With the appointment of Lewis Preston as president of the World Bank in 1991, President George Bush again placed a first-rate banker at the helm of the institution. Lewis Preston had up to then been CEO of J-P Morgan and Co. He had had a remarkable career at the head of this leading New York bank, allowing him to take full advantage of the debt crisis that broke in 1982.

Lewis Preston’s mandate began in June 1991 with the huge political and financial scandal of the Bank of Credit and Commerce International’s bankruptcy, which came close to directly implicating the World Bank. Specializing as it did in money laundering, the BCCI was closed by order of the British authorities in July 1991. Its closure is said to have induced the loss of some USD 20 billion for 2 million small savers. The BCCI was convicted of the following crimes: involvement in money laundering, bribery, support of terrorism, arms trafficking, the sale of nuclear technologies, the commission and facilitation of tax evasion, smuggling, illegal immigration, and illicit purchases in the banking and real estate sectors. The BCCI was present in 78 countries with over 400 branches, and was closely related to the CIA. [8] Bruce Rich writes that the World Bank had occasionally used the BCCI for the disbursement of loans in African countries. He also establishes that several of the Bank’s senior officers had close relationships with the BCCI’s senior officers. [9]

Lewis Preston gave his first major speech on the occasion of a huge media circus staged by the WB and the IMF in Bangkok for their joint annual meeting in October 1991 (this was the first meeting held in a Third World country since Seoul in 1985). Fifteen thousand bankers and political leaders from all over the world met there for three days. The cost for the Thai authorities amounted to dozens of millions in USD. Lewis Preston gave an enthusiastic speech supporting globalization and asserting that the Bank was close to poor people, attentive to environmental issues, and committed to improving the lot of women. Here is a short excerpt: “Poverty reduction, to which I personally am fully committed, remains the World Bank Group’s overarching objective (…) The World Bank Group takes into account the interest of the poor so that growth is equitable; environmental aspects so that development is sustainable… and the role of women who are vital to the development effort”. [10] The future is bright, since the world is now one after the fall of the Berlin wall. [11] The challenge posed by the Bank was to include all East European countries in the globalized world. A few hundred yards away from where the meeting was held 20,000 people demonstrated against the new dictatorship that had been established eight months earlier [12], and demanded a return to democracy.

Lawrence Summers: Shouldn’t the World Bank be encouraging more migration of the dirty industries to the lesser developed countries [...] The economic logic behind dumping a load of toxic waste in the lowest wage countries is impeccable and we should face up to it

In December 1991 Lawrence H. Summers, the WB’s chief economist, wrote a confidential memorandum on the 1992 World Development Report (which was being drafted). The Report was entirely devoted to the environment in view of the Earth Summit due to be held in May 1992. Summers argued for exporting polluting industries to countries of the South, which are largely underpolluted, as a rational means of creating industrial development while alleviating the pressures of pollution in the North. Here are some excerpts from Lawrence Summers’ memorandum: “Shouldn’t the World Bank be encouraging more migration of the dirty industries to the lesser developed countries”, “The economic logic behind dumping a load of toxic waste in the lowest wage countries is impeccable and we should face up to it”. [13] A favorable wind took this document to the environmental organisation Greenpeace, which immediately made it public. The British neoliberal weekly The Economist published it at the end of December 1991, [14] just when Lewis Preston was beginning his first tour in Africa. He was set upon by journalists asking whether he approved of his chief economist when he wrote: “I’ve always thought that under populated countries in Africa are vastly under-polluted.” [15]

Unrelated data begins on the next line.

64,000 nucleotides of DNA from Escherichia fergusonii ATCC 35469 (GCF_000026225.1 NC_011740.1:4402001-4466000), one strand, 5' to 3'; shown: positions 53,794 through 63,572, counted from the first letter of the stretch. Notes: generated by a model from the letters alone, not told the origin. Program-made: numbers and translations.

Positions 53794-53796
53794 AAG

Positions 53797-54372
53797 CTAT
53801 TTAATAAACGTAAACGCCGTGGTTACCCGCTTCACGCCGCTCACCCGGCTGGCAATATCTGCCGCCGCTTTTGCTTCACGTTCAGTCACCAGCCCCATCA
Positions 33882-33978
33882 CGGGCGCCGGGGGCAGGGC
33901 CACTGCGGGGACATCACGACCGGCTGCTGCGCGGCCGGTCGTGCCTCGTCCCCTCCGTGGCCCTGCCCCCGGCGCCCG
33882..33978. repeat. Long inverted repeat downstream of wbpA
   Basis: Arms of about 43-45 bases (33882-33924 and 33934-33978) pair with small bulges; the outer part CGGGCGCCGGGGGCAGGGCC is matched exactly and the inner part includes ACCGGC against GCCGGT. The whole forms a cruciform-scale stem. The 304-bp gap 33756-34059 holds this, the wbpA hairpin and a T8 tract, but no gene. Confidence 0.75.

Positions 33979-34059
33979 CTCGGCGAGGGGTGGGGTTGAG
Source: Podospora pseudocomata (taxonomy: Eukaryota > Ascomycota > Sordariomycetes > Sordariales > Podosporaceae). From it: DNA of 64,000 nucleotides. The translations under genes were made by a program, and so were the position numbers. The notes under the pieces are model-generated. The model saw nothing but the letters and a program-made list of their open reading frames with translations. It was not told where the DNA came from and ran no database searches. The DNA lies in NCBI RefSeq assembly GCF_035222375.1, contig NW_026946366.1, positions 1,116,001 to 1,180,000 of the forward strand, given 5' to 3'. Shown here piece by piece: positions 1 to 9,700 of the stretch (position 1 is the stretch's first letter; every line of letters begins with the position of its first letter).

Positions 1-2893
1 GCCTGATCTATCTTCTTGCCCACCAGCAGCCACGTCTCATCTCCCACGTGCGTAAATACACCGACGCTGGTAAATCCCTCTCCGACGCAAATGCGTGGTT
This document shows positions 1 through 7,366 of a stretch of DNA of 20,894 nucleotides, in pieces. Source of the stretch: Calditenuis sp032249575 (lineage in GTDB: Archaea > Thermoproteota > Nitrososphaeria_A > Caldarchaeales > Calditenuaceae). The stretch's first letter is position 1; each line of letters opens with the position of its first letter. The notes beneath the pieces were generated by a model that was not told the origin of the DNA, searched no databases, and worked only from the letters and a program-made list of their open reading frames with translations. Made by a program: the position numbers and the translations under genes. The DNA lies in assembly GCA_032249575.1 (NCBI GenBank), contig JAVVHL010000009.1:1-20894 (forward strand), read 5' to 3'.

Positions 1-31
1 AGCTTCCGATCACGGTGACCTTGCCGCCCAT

In February 1992 Willi Wapenhans, the Bank’s vice-president, handed Lewis Preston a confidential assessment report on all projects financed by the Bank (almost 1,300 projects in progress in 113 countries). Its conclusions were alarming: 37.5% projects prove unsatisfactory when completed (as against 15% in 1981), only 22% of the financial commitments conform to the Bank’s instructions.

In May 1992, a few days before the beginning of the Earth Summit, the Bank’s management received the results of the independent survey on the Narmada River dam in India. Lewis Preston had entrusted U.S. Representative Bradford Morse with coordinating the survey. The report considers that the dams and its canals will result in 240,000 displaced persons, not 100,000 as originally foreseen. Such conclusions caused panic in the WB’s management. The report had to be kept secret until the Earth Summit was over. This goal was achieved.

The WB did very well out of the Earth Summit in Rio de Janeiro attended by 118 heads of state. The event was relayed by some 9,000 journalists. At the end of it the Bank was entrusted with the management of the GEF (Global Environment Facility), i.e. the global funds for the environment through which the majority of amounts of money related to the implementation of Agenda 21 adopted at the end of the global meeting were to transit.